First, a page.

Recent innovations in building materials and installation have led many homeowners to think about installing hardwood flooring in finished basements. However, before selecting flooring, consider the moisture level in your basement and how you intend to use the added living space. Will the finished basement be a children’s play area, a teenagers’ hang out space, or a home gym? If you’re planning on making your basement any of the above, a highly durable flooring material should be preferred. If you plan to use the space to entertain friends and family, you may want a more formal look. To accurately gauge potential issues, spend some time observing moisture patterns in your basement. An odor of mold or mildew is one clue to hidden dampness. Does a wave of mold hit you as you descend toward the stairs. Check your sump pump activity. Does it switch on frequently? If it does, can you pinpoint the reason why? Do you find puddles on the floor every time an inch of rain falls? To answer these questions reliably, you may need to live in your home for months or years.
Although hardwood flooring is a timeless choice, humidity levels below ground, even in dry basements, are too inconsistent for this material. According to flooring manufacturer Armstrong, engineered hardwood may be an option in some basements due to its multi-ply structure. Constructed with perpendicular layers of wood, engineered wood is more resistant than traditional hardwood—which is typically one solid layer— to moisture damage and the warping caused by temperature shifts.
In the past 10–15 years, laminate floors have gained popularity due to their ability to mimic the appearance of wood. A photographic image of wood grain is printed on compressed fiberboard and then covered with a clear finish. Well-made laminates closely resemble wood, are easy to clean, and resist scratches and scuff marks unlike real hardwood flooring. As for installation, laminate pieces generally snap and lock together and can be laid directly on top of a base floor of tile or concrete. In basements, an additional vapor layer made of a material such as plastic is recommended as a moisture barrier.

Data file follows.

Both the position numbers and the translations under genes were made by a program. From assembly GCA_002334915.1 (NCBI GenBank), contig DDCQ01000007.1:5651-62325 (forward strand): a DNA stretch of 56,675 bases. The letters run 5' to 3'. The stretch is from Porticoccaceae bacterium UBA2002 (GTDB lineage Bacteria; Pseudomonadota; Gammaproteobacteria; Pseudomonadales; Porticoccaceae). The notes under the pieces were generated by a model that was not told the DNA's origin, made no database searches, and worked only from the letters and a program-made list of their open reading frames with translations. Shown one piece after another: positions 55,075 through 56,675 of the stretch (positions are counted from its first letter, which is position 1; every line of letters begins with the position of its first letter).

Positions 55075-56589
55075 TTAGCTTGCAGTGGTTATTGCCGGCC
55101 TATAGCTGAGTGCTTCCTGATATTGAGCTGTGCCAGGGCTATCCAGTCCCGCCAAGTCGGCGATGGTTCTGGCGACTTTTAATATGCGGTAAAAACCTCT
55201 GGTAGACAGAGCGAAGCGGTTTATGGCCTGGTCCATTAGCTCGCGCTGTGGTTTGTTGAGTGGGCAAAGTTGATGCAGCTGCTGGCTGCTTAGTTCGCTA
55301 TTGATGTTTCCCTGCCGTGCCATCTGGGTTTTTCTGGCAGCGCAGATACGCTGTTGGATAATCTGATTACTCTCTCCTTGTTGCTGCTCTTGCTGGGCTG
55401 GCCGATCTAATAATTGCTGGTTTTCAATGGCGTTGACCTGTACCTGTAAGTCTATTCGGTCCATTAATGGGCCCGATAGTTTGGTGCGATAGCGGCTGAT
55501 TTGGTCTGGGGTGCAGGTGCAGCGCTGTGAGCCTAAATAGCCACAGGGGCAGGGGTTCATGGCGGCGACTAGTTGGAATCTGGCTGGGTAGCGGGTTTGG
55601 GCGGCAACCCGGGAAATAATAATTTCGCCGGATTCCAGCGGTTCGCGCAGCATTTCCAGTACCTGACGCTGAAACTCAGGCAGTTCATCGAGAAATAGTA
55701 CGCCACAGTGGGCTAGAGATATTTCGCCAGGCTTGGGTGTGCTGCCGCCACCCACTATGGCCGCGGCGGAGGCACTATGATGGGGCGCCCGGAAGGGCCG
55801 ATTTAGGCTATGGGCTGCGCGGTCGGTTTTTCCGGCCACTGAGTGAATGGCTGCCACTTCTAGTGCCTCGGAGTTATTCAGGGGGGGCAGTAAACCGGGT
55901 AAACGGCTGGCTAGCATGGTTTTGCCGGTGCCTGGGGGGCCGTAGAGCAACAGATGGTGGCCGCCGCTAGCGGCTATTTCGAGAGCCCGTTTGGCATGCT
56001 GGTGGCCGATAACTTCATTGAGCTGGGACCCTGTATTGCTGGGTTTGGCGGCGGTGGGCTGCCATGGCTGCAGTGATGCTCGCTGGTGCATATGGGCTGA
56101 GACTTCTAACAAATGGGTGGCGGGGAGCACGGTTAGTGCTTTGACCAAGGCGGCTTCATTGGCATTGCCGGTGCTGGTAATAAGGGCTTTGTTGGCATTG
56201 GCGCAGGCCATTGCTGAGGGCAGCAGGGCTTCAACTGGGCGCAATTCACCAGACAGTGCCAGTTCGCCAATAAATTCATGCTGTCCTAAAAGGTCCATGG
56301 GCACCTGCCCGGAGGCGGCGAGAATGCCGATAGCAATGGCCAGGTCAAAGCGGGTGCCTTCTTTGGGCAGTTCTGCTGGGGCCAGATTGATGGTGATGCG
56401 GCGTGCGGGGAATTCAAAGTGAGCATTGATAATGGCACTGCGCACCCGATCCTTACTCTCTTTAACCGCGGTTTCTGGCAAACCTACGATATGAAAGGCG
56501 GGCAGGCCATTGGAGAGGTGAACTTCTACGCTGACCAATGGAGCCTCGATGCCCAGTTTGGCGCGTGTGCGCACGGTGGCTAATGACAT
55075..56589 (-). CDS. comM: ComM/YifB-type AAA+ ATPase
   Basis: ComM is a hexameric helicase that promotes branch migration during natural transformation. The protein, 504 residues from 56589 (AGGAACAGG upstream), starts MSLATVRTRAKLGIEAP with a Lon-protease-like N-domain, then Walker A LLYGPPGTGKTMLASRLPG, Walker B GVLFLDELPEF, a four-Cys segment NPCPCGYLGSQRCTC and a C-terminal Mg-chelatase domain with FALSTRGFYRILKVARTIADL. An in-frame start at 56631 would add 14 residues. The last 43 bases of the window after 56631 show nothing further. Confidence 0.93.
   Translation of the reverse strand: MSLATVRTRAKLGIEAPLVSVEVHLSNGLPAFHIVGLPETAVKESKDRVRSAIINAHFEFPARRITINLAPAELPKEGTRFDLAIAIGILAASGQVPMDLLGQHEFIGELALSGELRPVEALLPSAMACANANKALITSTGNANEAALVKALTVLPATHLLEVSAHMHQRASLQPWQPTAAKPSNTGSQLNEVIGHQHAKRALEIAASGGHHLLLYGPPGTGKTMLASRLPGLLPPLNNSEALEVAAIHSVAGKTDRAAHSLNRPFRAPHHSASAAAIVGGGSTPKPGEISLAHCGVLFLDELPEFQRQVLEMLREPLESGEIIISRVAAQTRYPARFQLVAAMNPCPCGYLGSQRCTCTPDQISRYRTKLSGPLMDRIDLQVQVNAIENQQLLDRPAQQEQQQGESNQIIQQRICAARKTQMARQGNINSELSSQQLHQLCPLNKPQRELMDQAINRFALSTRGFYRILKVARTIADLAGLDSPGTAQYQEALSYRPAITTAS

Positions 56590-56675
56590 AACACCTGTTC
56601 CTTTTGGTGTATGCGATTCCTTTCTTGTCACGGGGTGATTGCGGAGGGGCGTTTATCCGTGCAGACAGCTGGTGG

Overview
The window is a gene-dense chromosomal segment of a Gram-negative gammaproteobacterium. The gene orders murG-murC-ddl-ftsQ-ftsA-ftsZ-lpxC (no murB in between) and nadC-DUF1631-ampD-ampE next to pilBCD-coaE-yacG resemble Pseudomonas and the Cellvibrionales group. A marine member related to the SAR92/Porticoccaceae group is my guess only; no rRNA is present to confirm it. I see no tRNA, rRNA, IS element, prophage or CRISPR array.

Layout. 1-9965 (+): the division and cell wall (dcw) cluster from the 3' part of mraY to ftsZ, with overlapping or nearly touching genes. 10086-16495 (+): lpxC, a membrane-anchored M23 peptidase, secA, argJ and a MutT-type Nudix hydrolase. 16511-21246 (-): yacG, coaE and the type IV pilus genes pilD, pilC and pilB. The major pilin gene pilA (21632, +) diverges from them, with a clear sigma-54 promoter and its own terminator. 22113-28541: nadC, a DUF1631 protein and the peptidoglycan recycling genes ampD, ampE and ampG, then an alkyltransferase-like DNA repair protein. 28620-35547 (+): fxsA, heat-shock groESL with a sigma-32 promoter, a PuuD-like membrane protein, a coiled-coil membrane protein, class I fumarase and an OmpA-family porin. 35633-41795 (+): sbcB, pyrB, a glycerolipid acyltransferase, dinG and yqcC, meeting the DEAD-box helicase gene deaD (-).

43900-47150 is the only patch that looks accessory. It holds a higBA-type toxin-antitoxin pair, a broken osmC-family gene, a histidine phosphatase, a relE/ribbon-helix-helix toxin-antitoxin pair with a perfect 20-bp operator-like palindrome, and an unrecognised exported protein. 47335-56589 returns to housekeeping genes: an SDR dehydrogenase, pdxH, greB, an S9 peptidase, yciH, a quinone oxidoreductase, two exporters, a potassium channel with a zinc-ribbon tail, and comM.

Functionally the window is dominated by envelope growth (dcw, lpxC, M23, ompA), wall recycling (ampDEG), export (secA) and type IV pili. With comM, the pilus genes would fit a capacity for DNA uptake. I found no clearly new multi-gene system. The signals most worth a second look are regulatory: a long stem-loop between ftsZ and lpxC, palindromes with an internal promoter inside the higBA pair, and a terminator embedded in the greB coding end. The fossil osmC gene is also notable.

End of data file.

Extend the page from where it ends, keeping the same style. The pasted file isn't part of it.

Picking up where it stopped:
Carpet lends a warm, comfortable feel to a basement. However, the downside of this choice is that whereas carpet can withstand small leaks, the layer of padding below it will absorb water like a sponge and will need in time to be replaced. Carpet tiles are more expensive than rolled carpet, but if water intrusion is limited to a small area of your basement, the replacement of only a few tiles costs less than recarpeting the entire floor. If you like the look of carpet but want to limit spending, consider searching for an adequately sized remnant to cover your base flooring.
Home Gym Flooring
If you go the home gym route, rubber flooring can be directly installed instead of laminate or carpet, and gym mats can be placed on top. Rubber flooring provides the necessary support for home workouts and adds a professional gym look to your décor.
Vinyl and Tile
If you have a history of water issues, sheet vinyl and ceramic tile are two classic basement flooring options and are among the least likely to be damaged by moisture. Vinyl is sometimes installed over a wood subfloor because the concrete layer is not perfectly flat, but water can seep through cracks in the vinyl and damage the wood below. Ceramic tile, on the other hand, is impenetrable.